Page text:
Fire ban crackdown welcomed

Headshot of Adam Poulsen
Adam PoulsenMidwest Times
Superintendent Craig Smith.
Camera IconSuperintendent Craig Smith. Credit: Adam Poulsen, Midwest Times

The Department of Fire and Emergency Services Mid West-Gascoyne Superintendent has welcomed news the department will crack down on people who breach total fire bans.

DFES last week announced a new scheme to prosecute those who commit serious offences and educate the community on the impact of breaching a ban.

Supt Craig Smith said many fires that occurred on total fire ban days were avoidable.

“There’s a lot of fires that don’t need to happen and could be very easily prevented if people took a bit more care and were aware of when those bans were in place,” he said.

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“It’s a serious breach of the law to light a fire on a total fire ban day and people need to be aware of that.”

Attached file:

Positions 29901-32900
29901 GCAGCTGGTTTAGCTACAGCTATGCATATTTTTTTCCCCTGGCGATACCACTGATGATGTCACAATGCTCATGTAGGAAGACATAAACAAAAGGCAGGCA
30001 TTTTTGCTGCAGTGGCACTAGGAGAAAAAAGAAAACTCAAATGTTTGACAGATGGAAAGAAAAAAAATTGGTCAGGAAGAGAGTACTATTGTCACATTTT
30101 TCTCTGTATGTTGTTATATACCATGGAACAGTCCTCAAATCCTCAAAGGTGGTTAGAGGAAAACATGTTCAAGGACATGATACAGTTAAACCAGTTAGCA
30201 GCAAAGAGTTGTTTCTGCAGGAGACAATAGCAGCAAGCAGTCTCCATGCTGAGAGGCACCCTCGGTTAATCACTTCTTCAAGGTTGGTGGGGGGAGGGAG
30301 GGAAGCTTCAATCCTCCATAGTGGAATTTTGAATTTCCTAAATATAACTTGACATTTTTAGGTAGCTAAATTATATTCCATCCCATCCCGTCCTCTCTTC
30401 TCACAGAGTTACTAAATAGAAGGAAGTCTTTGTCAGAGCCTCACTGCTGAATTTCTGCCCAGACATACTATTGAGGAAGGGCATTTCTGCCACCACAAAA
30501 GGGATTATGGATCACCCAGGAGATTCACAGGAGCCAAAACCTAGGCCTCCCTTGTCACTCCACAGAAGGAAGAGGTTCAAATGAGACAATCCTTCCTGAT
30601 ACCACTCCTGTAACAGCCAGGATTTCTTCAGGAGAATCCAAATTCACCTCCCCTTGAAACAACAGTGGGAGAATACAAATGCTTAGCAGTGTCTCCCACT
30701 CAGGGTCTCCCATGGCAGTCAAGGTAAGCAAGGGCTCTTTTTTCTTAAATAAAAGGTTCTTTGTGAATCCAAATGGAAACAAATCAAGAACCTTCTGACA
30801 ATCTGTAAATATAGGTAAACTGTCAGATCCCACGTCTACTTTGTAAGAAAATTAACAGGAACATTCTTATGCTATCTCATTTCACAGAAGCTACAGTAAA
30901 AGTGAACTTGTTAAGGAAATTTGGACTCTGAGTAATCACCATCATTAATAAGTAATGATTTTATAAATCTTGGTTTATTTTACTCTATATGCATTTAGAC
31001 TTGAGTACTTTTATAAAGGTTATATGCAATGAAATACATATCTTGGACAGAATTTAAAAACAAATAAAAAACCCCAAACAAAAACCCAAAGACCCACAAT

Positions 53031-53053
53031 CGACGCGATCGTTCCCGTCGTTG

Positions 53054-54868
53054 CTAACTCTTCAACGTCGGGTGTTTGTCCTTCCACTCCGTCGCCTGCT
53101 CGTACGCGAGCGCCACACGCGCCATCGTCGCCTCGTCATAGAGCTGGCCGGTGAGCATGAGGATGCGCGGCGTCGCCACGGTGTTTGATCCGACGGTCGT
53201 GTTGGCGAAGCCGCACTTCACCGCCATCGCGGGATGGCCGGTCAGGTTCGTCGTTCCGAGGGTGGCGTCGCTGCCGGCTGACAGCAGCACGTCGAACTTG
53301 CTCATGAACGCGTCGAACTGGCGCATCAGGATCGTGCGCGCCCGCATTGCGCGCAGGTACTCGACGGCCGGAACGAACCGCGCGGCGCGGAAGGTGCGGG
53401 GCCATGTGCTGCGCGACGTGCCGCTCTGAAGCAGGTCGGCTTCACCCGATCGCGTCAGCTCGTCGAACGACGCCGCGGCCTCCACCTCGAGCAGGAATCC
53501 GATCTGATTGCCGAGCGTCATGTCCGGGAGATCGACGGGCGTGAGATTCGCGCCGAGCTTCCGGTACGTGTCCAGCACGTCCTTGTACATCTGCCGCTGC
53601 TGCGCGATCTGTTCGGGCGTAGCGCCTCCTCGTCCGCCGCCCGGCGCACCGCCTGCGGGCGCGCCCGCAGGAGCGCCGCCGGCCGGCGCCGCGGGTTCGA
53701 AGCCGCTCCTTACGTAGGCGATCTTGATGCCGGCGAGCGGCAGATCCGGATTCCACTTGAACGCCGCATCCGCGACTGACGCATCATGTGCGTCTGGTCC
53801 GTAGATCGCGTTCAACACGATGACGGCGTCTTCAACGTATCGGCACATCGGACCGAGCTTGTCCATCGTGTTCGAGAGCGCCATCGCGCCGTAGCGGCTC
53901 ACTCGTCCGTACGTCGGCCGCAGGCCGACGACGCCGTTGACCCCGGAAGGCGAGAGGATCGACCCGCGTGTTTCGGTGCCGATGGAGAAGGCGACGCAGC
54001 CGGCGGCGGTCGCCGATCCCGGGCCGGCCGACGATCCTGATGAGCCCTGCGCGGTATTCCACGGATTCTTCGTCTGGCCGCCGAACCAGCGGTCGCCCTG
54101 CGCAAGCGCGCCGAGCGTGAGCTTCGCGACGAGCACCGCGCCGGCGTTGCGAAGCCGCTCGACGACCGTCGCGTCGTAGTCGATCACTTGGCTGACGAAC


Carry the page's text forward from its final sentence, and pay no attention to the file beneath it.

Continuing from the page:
DFES announced it will work with WA Police, the Department of Biodiversity, Conservation and Attractions, and local governments to ensure offenders are punished. Those who are caught could face a fine of up to $25,000 and up to a year in prison.

“People who live in Geraldton or rural areas know they’ve got bush around, they know when it’s hot, windy and dry; they need to make sure if they’re going to do some burn-off, or light camp fires, or they’re going to do some grinding in dry vegetation, the potential for fire is always there,” Supt Smith said.

Supt Smith said unnecessary fires put a huge strain on regional communities, which usually relied on volunteers to fight bushfires.

“People have got to give up their work and their livelihoods to chase a fire that could go on for days,” he said.

According to DFES, nearly a third of out-of-control fires on total fire ban days in the 2016-17 bushfire season were the result of banned fire activity.

Total fire bans are usually announced at emergency.wa.gov.au the day before they are enforced, but can be declared at any time if necessary.

People can also call DFES on 9395 9300.

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